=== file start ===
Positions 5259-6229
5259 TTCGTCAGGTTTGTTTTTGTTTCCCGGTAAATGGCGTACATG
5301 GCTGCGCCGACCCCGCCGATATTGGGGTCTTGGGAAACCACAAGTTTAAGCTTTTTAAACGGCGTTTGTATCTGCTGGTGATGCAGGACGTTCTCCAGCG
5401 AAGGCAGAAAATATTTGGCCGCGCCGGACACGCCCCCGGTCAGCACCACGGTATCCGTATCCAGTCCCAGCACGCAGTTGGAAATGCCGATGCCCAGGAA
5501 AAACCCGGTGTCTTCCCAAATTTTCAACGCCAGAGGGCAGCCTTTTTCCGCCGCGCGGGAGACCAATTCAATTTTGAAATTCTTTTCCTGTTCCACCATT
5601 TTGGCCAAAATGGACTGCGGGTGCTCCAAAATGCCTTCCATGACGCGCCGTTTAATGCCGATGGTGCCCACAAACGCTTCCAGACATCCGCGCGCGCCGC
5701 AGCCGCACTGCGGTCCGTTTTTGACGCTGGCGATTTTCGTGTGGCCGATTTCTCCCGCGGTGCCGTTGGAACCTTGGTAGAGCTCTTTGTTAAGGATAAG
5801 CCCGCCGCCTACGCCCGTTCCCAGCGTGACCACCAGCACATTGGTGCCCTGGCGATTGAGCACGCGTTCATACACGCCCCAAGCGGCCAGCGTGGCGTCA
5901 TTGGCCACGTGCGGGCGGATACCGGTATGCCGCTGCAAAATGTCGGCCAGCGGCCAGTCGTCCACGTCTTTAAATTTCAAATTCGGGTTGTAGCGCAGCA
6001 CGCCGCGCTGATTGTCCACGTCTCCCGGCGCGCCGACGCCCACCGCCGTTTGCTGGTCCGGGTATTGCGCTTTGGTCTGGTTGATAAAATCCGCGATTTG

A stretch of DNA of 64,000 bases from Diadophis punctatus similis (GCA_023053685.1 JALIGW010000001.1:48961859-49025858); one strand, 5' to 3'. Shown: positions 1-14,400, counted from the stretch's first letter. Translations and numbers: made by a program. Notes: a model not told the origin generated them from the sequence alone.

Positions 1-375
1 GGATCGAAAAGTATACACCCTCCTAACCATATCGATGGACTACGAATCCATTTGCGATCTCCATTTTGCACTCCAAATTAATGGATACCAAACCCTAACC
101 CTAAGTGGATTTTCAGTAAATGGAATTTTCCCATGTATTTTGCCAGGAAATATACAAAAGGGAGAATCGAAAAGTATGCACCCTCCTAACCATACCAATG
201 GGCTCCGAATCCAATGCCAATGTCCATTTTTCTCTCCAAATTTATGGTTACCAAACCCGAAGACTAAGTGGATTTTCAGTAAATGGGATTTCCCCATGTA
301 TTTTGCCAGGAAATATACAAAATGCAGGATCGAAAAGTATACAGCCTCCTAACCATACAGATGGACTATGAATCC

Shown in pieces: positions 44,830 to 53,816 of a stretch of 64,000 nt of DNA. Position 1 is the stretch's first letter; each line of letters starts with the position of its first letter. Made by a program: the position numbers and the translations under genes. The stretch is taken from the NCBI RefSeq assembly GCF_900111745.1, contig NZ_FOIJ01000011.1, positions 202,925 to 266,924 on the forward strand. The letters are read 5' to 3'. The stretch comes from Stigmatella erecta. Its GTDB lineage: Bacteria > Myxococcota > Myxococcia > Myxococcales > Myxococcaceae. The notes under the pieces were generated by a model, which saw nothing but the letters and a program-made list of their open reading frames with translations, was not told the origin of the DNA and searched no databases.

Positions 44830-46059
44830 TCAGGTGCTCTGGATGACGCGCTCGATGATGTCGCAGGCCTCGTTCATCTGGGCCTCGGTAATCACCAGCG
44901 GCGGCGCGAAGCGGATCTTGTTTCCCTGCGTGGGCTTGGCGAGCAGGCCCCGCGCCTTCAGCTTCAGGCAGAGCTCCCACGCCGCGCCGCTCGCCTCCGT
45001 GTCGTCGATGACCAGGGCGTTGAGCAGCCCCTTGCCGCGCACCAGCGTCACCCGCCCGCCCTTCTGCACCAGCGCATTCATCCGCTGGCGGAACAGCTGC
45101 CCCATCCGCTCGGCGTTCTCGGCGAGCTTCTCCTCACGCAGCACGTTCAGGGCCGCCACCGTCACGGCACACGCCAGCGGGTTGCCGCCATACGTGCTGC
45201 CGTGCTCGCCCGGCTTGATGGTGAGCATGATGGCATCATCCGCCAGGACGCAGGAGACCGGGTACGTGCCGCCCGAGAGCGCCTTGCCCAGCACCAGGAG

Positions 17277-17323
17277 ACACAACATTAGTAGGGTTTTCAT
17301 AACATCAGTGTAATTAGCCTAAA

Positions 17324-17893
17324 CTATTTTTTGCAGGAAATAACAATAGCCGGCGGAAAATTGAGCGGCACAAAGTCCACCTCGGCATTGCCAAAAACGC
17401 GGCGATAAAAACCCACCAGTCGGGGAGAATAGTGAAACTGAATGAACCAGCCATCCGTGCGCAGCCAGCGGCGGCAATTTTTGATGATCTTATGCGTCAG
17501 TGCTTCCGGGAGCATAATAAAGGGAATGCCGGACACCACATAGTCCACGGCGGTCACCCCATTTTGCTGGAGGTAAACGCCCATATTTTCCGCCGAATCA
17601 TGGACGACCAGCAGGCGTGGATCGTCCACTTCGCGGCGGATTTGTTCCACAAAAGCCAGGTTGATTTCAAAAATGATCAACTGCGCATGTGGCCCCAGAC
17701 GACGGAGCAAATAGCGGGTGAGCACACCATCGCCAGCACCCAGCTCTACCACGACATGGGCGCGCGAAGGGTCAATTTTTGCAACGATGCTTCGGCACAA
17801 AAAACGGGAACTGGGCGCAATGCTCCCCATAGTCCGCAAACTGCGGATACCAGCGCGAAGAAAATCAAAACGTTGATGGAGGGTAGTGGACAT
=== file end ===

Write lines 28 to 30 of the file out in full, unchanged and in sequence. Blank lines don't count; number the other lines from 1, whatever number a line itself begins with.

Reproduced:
17324 CTATTTTTTGCAGGAAATAACAATAGCCGGCGGAAAATTGAGCGGCACAAAGTCCACCTCGGCATTGCCAAAAACGC
17401 GGCGATAAAAACCCACCAGTCGGGGAGAATAGTGAAACTGAATGAACCAGCCATCCGTGCGCAGCCAGCGGCGGCAATTTTTGATGATCTTATGCGTCAG
17501 TGCTTCCGGGAGCATAATAAAGGGAATGCCGGACACCACATAGTCCACGGCGGTCACCCCATTTTGCTGGAGGTAAACGCCCATATTTTCCGCCGAATCA